U.S. Sen. John Kerry (D-MA). (Photo by Brendan Hoffman/Getty Images)
Oren Dorell, USA TODAY
WASHINGTON - The Senate has confirmed Massachusetts Sen. John Kerry as the next secretary of State, replacing Hillary Rodham Clinton.
The vote was 94-3.
The vote came just hours after the Foreign Relations Committee approved his nomination by voice vote. Kerry has led the committee for the past four years.
Kerry, 69, is a decorated Vietnam veteran and the 2004 Democratic presidential candidate.
Supporters, such as former California congresswoman Jane Harman, say Kerry's 28 years of experience in the Senate, his passion and his many contacts among foreign leaders make him an ideal agent for promoting America "as a force for rule of law, the leader of democratic values, economic relations and human rights."
Kerry understands "that is what we have to sell" to the rest of world, Harman said.
The Senate Foreign Relations Committee, which Kerry has chaired, approved him with a unanimous vote.
Kerry is a five-term senator who ran for president against George W. Bush in 2004. He received a Silver Star and three purple hearts as a Navy swift-boat commander during the Vietnam War, and later rose to prominence as an anti-war advocate who testified before the Senate Foreign Relations Committee that U.S. actions in Vietnam amounted to war crimes.
He replaces Hillary Rodham Clinton, who served the past four years as the United States' second female secretary of State, after two terms as senator representing New York state and eight years as first lady.
Critics, such as James Carafano of the Heritage Foundation, said large treaties Kerry has promoted in the past smack of "a global governance agenda."
Kerry tried and failed to get the Senate to ratify the Law of the Sea in June, and the Convention on the Rights of Persons with Disabilities in December. He has spoken of pursuing a global warming treaty and said he supports the United Nations Convention to Eliminate All Forms of Discrimination Against Women, which some Republicans have opposed because it says women should have access to family planning and abortions.
Kerry also supports the Comprehensive Nuclear Test-Ban Treaty, which was signed by President Clinton in 1996 but never ratified in the Senate.
Carafano said Kerry's goals are to promote the progressive agenda of the Democratic Party, and "taking the progressive agenda global."
Most of the treaties Kerry has championed are not bilateral agreements between two countries, but treaties that try to establish "global norms of behavior with mechanisms to manage them," Carafano said.
Such treaties "sound nice, but in reality these treaties wind up being oppressors of freedom," Carafano said. "None of these treaties carry any enforcement mechanisms."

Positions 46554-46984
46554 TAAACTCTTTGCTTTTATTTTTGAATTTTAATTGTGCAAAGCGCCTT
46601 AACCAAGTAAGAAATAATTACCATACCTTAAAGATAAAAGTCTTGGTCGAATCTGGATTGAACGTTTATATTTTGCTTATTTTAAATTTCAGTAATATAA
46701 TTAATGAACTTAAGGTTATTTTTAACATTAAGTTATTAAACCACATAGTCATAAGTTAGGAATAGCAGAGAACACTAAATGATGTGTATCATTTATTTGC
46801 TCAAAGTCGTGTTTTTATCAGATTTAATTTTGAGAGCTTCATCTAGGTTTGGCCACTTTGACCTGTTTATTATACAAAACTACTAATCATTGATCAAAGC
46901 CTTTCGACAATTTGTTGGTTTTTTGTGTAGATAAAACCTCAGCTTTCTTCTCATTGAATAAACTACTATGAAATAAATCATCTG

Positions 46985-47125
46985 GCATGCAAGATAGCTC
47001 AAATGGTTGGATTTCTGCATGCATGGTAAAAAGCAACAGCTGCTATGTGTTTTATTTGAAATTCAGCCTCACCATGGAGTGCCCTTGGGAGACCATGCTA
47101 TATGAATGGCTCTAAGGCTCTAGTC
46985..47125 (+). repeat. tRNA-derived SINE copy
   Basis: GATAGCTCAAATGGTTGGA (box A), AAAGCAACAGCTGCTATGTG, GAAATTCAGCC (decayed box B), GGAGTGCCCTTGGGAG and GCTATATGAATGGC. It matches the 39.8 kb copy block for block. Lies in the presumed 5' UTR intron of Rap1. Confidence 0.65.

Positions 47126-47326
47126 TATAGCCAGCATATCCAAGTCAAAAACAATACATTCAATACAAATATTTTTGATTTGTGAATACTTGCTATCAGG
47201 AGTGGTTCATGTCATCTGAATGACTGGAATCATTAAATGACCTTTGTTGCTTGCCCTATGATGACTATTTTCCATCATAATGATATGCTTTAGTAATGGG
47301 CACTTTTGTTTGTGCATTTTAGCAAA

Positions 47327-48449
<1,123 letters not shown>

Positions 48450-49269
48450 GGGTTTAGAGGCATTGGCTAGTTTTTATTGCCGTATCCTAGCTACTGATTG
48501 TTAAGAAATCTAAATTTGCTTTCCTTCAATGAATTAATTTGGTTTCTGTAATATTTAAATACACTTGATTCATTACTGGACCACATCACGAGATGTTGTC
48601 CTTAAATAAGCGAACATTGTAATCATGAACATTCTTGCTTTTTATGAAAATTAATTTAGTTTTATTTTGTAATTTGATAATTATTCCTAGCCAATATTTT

Often, many countries that sign such treaties are bad actors who use them as cover to engage in bad behavior, Carafano said.
Amb. Karl Inderfurth, a former senior State Department official appointed under president Bill Clinton, also believes Kerry will pursue international treaties that the United States has neither signed nor ratified, and seek support for new agreements.
To knock treaties such as the nuclear test ban treaty as harmful to American sovereignty is a mistake made by people "who don't want any limitations on American's ability to act in any way we wish," Inderfurth said.
Establishing international law recognizing human rights, and banning poison gas and genocide has served U.S. interests, he said. Such treaties, signed after World War I and World War II, "do not prevent our freedom of action because we would not engage in those actions," he said.
President Clinton in the 1990s did not think the United States needed to engage in more nuclear tests, but the Senate's failure to ratify the Comprehensive Nuclear Test-Ban Treaty made it more difficult to convince Pakistan and India to sign it, which hampered U.S. efforts to stop the spread of nuclear weapons, Inderfurth said. Both countries have since tested nuclear weapons and developed nuclear arsenals.
As senator, Kerry made a priority of the Law of the Sea Treaty, but couldn't get it ratified despite support from some Republicans, Democrats, civilian, business and military leaders, Inderfurth said.
"That's an example of a treaty that the U.S. should be a part of, and it's harmful that we're not," he said.
In shipping conflicts in the South China Sea between China, Japan and the Philipines, "we don't have a leg to stand on to call attention to a treaty we haven't ratified," he said.
Danielle Pletka, vice president of foreign and defense policy studies at the American Enterprise Institute, also thinks Kerry will pursue treaties, though she doubts President Obama will seek to spend much political capital pursuing the 66 senators needed to ratify any.
"Our standing does not derive from treaties," Pletka said. "Our standing comes from our national interests. Good countries don't need treaties and bad countries don't observe treaties."